·        In response to a comment regarding some residents not claiming what they were entitled to because of technology, it was explained that a helpline number was available for residents to call.  It was highlighted that no-one would be excluded from the process because of technology – support via other means was available.


The Chair thanked the officers for their attendance and contributions to the meeting.  The officers left the meeting at this point.


In terms of next steps for the review, the Democratic Services Officer advised that, as per the panel’s request, a survey had been forwarded to all of the VCS organisations that received funding from Middlesbrough Council, to seek their views and input into the review.  The closing date for receipt of responses was 5 September 2022; the information would be reviewed and incorporated into the panel’s final report. Members felt that sufficient information had now been received to compile the report; it was agreed that a draft would be prepared and considered at the panel’s meeting in November.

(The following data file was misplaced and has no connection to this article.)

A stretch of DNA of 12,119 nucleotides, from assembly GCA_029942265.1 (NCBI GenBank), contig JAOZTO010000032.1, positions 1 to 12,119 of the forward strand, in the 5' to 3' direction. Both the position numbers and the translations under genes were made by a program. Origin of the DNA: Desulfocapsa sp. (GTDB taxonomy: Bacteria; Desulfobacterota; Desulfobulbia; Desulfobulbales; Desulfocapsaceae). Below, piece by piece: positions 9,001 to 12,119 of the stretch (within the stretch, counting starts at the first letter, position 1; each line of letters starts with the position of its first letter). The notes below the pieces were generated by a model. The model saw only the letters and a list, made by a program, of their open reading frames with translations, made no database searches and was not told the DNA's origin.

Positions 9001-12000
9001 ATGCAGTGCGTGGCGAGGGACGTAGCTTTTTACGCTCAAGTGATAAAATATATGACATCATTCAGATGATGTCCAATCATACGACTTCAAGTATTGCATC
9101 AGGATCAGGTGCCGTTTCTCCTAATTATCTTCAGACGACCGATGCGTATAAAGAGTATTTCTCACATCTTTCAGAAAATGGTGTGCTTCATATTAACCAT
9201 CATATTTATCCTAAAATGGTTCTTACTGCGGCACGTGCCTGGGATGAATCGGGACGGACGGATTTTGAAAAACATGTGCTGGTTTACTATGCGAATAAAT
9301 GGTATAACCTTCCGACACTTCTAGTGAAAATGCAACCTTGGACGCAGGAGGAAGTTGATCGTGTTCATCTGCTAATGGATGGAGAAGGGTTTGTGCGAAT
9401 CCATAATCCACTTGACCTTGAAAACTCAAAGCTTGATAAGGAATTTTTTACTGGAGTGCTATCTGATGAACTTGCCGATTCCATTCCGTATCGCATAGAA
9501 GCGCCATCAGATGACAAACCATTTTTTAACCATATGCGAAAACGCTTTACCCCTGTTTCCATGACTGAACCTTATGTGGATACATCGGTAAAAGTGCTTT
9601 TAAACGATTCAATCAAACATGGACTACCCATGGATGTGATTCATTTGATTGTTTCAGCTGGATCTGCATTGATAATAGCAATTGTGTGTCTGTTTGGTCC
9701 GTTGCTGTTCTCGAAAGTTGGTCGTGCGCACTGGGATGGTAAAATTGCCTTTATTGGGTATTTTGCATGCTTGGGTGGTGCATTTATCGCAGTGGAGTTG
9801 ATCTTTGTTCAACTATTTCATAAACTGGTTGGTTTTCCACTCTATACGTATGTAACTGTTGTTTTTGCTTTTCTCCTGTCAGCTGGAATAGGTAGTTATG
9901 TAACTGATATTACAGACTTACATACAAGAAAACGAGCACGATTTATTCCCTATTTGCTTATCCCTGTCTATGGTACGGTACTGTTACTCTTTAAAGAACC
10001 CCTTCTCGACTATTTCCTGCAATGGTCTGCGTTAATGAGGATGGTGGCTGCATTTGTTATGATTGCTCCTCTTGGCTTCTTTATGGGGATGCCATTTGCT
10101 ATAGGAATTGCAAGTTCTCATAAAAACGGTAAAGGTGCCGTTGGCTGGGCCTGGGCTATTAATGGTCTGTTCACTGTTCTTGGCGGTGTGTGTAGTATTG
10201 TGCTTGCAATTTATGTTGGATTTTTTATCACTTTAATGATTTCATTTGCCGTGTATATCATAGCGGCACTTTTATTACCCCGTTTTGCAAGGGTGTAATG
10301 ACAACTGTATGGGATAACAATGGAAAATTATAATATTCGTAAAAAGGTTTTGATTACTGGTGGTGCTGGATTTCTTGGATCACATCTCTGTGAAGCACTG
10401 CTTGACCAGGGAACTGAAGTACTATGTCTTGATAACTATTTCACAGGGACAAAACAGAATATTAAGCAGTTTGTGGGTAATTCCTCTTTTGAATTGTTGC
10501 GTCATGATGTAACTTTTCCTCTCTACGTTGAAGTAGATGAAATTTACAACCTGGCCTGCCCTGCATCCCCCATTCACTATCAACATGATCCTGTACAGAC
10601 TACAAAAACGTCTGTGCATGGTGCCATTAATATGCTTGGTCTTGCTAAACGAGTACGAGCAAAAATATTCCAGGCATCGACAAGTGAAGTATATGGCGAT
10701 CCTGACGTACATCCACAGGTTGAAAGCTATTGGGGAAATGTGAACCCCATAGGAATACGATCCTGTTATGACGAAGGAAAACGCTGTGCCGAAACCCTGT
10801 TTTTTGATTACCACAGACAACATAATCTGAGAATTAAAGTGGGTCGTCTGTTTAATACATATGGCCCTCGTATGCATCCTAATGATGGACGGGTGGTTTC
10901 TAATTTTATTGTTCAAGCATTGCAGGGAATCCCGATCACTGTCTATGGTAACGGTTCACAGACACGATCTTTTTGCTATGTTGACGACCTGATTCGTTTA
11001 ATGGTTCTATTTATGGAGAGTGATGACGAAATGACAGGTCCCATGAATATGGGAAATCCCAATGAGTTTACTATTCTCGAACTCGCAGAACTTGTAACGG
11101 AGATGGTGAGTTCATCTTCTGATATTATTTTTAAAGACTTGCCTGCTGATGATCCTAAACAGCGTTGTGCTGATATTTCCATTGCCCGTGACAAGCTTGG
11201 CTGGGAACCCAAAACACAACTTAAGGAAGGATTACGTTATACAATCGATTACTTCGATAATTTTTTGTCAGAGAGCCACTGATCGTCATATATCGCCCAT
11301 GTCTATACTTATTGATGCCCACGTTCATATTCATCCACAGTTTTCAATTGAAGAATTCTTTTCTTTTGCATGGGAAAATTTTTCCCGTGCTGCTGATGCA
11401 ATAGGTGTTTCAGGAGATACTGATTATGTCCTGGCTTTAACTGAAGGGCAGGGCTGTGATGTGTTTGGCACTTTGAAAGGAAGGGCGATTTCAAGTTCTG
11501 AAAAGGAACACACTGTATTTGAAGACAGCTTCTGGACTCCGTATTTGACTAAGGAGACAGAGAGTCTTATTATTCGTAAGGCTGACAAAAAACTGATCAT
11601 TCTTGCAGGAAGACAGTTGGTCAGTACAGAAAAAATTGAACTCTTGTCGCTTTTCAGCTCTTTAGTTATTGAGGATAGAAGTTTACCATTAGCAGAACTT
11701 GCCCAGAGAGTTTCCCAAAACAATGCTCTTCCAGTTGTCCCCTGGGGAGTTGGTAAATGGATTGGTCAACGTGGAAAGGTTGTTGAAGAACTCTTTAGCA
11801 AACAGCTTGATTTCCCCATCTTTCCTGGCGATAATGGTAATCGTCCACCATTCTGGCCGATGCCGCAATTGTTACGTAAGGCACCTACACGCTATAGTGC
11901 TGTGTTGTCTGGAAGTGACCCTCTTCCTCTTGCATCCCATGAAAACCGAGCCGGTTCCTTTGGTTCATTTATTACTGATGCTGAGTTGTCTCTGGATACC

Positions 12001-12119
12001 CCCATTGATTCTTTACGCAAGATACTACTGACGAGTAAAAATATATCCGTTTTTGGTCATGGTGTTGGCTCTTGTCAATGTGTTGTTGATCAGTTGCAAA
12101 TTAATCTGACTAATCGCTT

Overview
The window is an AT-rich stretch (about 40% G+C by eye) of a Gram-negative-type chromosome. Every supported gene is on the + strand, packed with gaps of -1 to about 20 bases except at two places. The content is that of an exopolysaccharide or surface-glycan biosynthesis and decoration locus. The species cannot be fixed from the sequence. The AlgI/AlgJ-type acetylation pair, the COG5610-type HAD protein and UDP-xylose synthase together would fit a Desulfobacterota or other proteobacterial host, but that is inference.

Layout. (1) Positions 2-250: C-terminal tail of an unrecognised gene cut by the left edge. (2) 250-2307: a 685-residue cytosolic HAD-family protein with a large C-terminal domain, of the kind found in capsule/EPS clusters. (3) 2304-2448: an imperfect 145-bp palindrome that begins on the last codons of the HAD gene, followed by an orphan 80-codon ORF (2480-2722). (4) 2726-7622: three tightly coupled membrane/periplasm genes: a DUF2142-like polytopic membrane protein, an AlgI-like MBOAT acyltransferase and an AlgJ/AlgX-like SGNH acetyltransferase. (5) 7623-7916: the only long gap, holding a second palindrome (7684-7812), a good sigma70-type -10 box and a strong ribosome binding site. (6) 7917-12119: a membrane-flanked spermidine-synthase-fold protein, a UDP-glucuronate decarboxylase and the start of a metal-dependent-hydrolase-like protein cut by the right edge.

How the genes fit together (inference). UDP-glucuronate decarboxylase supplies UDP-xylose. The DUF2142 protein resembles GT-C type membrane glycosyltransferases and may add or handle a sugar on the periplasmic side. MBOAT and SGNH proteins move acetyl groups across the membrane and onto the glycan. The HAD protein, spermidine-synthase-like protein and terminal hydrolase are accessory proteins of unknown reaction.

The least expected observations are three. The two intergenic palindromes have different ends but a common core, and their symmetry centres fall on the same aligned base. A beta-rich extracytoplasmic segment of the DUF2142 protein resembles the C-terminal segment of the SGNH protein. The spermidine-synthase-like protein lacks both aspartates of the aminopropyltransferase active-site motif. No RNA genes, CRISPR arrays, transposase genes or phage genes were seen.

The panel discussed the information presented and felt that an additional item was required to the agreed work programme.  The topic would focus on the impact of the energy and cost of living crises on caring for vulnerable adults and consider such matters as home care provision; care homes and financial implications.  It was intended that this review would commence at the next scheduled meeting on 5 October 2022; the Overview and Scrutiny Board (OSB) would be advised of the additional item in the interim period.




1.      That a draft final report in respect of ‘The Role of the Voluntary and Community Sector (VCS) in Supporting Adult Social Care (with a Focus on Covid-19 Recovery)’ would be prepared for the November panel meeting.

2.      That the panel would commence ‘The Impact of the Energy and Cost of Living Crises on Caring for Vulnerable Adults’ investigation at the October meeting; OSB would be advised accordingly.

3.      That the information, as presented, be noted.